Children have much to gain from raising a pet at home, especially if they are involved in its care. According to research, this may be particularly useful for those with diabetes type 1. Around 1.25 million children in America have this chronic condition.
Those affected by it have to keep their blood glucose levels in check at all times. But, for children that have to live with this condition, it can be quite challenging.
According to researchers from the University of Massachusetts Medical School, self-regulatory behavior and social support are critical for managing diabetes.
That is why they believe that there could be a connection between these important attributes and having a family pet. In fact, they believe that caring for a pet can have huge benefits for kids that have to learn to manage their condition.
According to the senior author of the research, Dr. Olga Gupta, teenagers are the most difficult patients to treat. They have countless psychological problems that are associated with that particular stage in life.
Moreover, with the help of the research, Dr. Gupta claims that they have learned that requiring families to let their children care for a pet, proved significantly beneficial for managing their condition.
In fact, the children seemed to have improved their hemoglobin A1C levels.
The research that was published in the Diabetes Education focused on the effects of pet care on the disease’s management. Twenty-eight volunteers agreed to participate from the age of 10 to 17.
The patients already had type 1 diabetes mellitus.
This condition affects their body’s ability to produce insulin and convert the sugar into usable energy.
The research on pet care focused on instructing the volunteers to care for a pet properly. They recommended that the patients set up a fishbowl in the room if it were possible.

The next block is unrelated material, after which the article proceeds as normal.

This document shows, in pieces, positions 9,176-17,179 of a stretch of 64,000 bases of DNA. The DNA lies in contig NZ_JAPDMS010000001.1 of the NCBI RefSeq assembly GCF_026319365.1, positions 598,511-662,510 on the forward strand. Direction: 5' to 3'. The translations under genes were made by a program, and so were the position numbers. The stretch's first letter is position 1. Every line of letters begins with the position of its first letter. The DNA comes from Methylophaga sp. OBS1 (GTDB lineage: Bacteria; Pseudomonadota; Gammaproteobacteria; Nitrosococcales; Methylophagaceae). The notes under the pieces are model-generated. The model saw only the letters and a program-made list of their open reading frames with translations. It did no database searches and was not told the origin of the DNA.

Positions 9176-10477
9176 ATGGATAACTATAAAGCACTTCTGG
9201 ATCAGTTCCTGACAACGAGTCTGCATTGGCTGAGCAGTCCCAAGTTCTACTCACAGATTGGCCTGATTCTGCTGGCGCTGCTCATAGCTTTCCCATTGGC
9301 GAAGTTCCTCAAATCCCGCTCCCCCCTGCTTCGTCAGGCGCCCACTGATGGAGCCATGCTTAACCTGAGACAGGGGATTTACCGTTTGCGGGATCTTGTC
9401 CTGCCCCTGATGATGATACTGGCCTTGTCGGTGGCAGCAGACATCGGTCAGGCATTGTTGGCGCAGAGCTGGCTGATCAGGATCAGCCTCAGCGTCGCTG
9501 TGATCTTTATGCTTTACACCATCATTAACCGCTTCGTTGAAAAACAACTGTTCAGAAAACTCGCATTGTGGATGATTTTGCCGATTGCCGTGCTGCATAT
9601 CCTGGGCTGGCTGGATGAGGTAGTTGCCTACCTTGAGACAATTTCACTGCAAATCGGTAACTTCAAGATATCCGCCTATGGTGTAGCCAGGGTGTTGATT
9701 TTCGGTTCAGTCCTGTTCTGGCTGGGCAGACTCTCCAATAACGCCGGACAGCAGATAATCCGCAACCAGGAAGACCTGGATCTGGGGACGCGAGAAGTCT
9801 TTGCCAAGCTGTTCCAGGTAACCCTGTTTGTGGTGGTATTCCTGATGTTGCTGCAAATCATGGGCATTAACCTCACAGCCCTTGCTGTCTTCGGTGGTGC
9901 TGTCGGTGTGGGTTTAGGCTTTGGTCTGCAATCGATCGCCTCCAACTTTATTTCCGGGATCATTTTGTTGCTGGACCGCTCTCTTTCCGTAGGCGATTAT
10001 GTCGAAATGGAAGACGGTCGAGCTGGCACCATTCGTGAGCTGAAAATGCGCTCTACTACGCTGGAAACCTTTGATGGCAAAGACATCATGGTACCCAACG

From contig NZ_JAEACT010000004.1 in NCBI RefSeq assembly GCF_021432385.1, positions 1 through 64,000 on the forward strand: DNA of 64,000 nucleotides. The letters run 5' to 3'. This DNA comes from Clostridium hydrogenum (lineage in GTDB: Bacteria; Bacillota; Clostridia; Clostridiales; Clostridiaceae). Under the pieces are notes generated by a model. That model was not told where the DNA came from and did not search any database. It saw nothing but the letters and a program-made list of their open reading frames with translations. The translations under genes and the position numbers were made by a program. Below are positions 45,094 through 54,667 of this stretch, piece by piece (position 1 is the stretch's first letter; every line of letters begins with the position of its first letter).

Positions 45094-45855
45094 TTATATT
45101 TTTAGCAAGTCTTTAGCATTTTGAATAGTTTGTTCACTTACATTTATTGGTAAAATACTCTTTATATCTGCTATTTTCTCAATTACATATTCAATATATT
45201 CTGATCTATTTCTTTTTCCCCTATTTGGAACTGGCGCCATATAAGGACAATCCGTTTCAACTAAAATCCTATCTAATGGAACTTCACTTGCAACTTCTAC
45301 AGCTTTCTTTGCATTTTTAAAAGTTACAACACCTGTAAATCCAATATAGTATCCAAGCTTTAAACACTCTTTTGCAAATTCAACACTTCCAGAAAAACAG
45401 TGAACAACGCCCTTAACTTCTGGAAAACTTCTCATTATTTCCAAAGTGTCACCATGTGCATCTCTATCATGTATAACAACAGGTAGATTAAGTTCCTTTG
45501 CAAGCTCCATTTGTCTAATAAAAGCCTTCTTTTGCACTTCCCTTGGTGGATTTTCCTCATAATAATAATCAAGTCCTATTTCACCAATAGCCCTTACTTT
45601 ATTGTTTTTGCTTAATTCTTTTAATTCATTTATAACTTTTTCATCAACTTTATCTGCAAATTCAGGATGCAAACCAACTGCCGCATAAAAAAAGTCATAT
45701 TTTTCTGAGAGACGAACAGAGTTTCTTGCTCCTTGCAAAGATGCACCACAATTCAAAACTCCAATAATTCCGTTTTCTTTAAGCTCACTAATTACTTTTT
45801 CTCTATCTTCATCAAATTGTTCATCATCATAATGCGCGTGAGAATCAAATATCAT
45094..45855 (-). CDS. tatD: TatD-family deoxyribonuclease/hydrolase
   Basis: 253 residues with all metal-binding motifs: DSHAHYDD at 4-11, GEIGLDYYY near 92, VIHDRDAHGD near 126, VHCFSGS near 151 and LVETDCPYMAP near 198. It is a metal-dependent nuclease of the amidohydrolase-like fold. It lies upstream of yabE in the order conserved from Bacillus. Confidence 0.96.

The patients had to take good care of the fish and feed it every morning and evening. Every time the patients had to feed the fish, researchers measured their blood sugar levels.
Jeanette Claxton, a mother of a 12-year-old participant, said that her son never had the opportunity to take care of a pet. But, if it seems useful, she is absolutely up for it. The children, on the other hand, claimed that the fish became a part of their family.
They even named them, read to them, feed them, and watched TV with them. In fact, the mother says that her son was not even realizing how much he was talking about his condition more and more often. He became far more open.
”That is why I highly recommend this kind of an approach to any other families that wish their children would take better care of their condition”, said Claxton.
After 3 months of constant monitoring, the participant’s A1C levels significantly decreased by 0.5% compared to the other central group who experienced a 0.8% increase in their A1C levels. Moreover, children of all ages saw a significant decrease in their blood glucose levels.
However, younger children obtained the most pronounced behavioral changes.
Children at this age are constantly seeking independence from their parents, said Gupta. Therefore, they are more eager and excited to care for a pet than their parents.
While the role of the parents, in this case, is to establish a solid routine so that they can constantly monitor their child’s glucose levels.
Finally, this research is supported by grants from the Partnerships for Cure, Deadman Family, National Institute of Child Health, Dedman Family, and Human Development.